Cleveland Clinic researchers have confirmed for the first time a mechanistic link between an isoform of the gene HSD17B4 and deadly prostate cancer.
Cleveland Clinic is a non-profit academic medical center. Advertising on our site helps support our mission. We do not endorse non-Cleveland Clinic products or services Policy
“Our research shows that men who lack a certain subtype of HSD17B4 may be more susceptible to castration-resistant prostate cancer (CRPC),” says medical oncologist and physician-researcher Nima Sharifi, MD, of Cleveland Clinic Lerner Research Institute Department of Cancer Biology, Glickman Urological & Kidney Institute and Cleveland Clinic Taussig Cancer Institute, who led the study.
Dr. Sharifi and colleagues build upon their earlier seminal work in which they discovered that when altered, a related gene, HS, enables prostate tumors to evade treatment and proliferate. They went on to show that the presence of this gene variant changes treatment outcomes and overall survival in men. The study, published in Cell Reports, was supported by awards or grants from Howard Hughes Medical Institute, Prostate Cancer Foundation, American Cancer Society and the National Cancer Institute.
Previous research showed that HSD17B4 encodes enzymes that inactivate androgens. Since androgens are essential for prostate cancer growth, inactivating them should in theory prevent cancer advancement. But these enzymes have also been observed to be more abundant in advanced prostate cancer.
It has therefore remained unclear whether the enzymes promote or suppress prostate cancer. The current study shows that the enzymes in fact suppress prostate cancer.
Androgen deprivation therapy
Androgen deprivation therapy (ADT), or chemical castration, blocks cells’ supply of androgens. While ADT is successful early on, it eventually fails, allowing prostate cancer to progress to the lethal CRPC phase of the disease.
To determine HSD17B4’s role in the transition to CRPC, Dr. Sharifi’s team compared and analyzed its expression in tissue from patients with healthy prostates, localized prostate cancer and CRPC. They found that HSD17B4 expression levels were relatively similar in benign and local prostate cancer tissue, but significantly reduced in CRPC tissue, suggesting that HSD17B4 does play a role in preventing the progression to CRPC.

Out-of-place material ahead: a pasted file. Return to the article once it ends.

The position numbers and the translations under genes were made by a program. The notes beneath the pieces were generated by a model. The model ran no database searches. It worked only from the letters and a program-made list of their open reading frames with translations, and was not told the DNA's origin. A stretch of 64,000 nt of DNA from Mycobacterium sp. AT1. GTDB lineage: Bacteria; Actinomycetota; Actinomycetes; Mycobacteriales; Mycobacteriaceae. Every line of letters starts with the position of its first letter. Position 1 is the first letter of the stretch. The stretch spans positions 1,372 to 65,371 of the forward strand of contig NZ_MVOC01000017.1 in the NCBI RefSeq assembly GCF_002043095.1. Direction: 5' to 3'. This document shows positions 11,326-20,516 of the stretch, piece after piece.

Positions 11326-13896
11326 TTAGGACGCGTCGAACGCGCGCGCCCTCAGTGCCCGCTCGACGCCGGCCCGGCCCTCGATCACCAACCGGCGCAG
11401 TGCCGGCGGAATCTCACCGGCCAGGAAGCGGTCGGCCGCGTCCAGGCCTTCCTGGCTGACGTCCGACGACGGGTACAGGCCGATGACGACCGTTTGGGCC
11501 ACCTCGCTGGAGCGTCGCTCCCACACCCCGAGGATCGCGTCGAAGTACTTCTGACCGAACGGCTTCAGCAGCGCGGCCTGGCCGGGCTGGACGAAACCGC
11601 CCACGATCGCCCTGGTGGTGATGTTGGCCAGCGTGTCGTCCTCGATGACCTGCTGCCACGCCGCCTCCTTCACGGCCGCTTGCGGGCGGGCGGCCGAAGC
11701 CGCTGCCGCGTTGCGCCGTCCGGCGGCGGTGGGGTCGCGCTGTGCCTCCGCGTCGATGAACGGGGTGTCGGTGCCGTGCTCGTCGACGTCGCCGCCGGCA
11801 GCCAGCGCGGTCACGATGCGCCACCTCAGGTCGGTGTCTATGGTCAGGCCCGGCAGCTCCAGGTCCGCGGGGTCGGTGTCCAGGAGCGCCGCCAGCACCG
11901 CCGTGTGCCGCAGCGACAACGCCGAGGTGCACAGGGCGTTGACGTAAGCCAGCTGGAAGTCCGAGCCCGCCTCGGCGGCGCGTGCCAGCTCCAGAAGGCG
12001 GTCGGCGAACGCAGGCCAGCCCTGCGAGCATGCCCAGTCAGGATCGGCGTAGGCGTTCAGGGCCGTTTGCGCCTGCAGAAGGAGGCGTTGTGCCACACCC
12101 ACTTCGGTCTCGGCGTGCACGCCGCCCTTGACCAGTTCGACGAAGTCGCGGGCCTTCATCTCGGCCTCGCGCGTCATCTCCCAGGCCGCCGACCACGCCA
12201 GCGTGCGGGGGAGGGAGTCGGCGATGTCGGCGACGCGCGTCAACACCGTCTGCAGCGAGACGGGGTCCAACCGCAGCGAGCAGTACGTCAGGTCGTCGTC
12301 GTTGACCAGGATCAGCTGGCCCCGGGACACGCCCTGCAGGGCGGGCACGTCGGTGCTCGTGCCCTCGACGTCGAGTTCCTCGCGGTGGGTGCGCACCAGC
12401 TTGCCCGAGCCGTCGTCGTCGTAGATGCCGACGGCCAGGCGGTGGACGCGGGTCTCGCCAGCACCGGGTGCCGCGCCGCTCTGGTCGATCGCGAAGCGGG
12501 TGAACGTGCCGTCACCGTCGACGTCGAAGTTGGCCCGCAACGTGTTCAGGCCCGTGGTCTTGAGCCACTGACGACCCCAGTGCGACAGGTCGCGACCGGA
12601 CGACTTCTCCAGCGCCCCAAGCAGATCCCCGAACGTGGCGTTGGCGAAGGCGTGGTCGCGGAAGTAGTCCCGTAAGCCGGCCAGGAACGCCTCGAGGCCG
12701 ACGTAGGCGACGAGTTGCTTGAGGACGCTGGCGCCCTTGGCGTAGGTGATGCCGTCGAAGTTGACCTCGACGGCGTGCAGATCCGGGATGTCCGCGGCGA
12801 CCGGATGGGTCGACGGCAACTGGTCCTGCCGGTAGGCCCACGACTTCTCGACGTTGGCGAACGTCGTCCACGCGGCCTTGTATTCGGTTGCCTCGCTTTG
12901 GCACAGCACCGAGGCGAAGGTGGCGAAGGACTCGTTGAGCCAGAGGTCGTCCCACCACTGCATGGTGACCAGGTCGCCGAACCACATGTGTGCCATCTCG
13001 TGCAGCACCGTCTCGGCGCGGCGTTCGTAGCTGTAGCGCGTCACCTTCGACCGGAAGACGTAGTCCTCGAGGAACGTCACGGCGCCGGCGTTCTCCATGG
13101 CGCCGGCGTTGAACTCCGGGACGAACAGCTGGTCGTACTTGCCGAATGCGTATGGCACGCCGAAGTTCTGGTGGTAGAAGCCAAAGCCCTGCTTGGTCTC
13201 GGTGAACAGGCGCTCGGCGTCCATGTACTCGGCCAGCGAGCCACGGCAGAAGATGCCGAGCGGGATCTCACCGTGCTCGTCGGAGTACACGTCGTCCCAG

Role of isoforms
Castration-resistant prostate cancer (CRPC) is dependent on metabolic processes that enable sustained tumor androgens, which generally require androgen-synthesizing enzymes. This research shows that a single androgen inactivation enzyme splice form is lost in CRPC and encodes the only enzyme that otherwise blocks androgen action and lethal disease.
There are different splice variants, or isoforms, of the HSD17B4 gene. Isoforms do not vary in DNA sequence or genetic code; rather, their translated amino acids are organized differently, which leads to variations in physiological function. HSD17B4 has five distinct isoforms.
Through a series of analyses, the researchers found that only one specific isoform of HSD17B4 — isoform 2 — enzymatically inactivated androgens and prevented tumor growth. It is expressed during the early phases of prostate cancer, but is lost or suppressed in CRPC.
To validate these findings, the team transplanted CRPC tumor cells into a preclinical mouse model of prostate cancer and genetically silenced HSD17B4. The prostate cancer tumors grew and spread much quicker in the HSD17B4-negative group compared to the control group. Taken together, these findings suggest that isoform 2 prevents prostate cancer cells from developing and using their own androgen supply. In the absence of isoform 2, prostate cancer evades ADT and progresses to CRPC.
“Currently men with CRPC are not curable, leading to an urgent need for new therapeutic approaches,” comments Eric Klein, MD, Chairman, Glickman Urological & Kidney Institute. “Like the prior work on HSDB3, this study adds further insight into the molecular mechanisms of progression from hormone-sensitive to castration-resistant disease, and provides new avenues to explore to help prevent this from happening.”
Additional research will be important to elucidate how HSD17B4 becomes silenced in CRPC and whether it may one day be used as a biomarker for patients at risk of dying from prostate cancer.
Postdoctoral fellow Hyun-Kyung Ko, PhD, Department of Cancer Biology, is first author on the study. Dr. Sharifi holds the Kendrick Family Chair for Prostate Cancer Research at Cleveland Clinic and co-directs the Cleveland Clinic Center for Excellence in Prostate Cancer Research. He has received numerous national awards for his work in uncovering the link between HSD3B1 and CRPC, including the Clinical Research Forum’s Top 10 Clinical Research Achievement Award in 2017.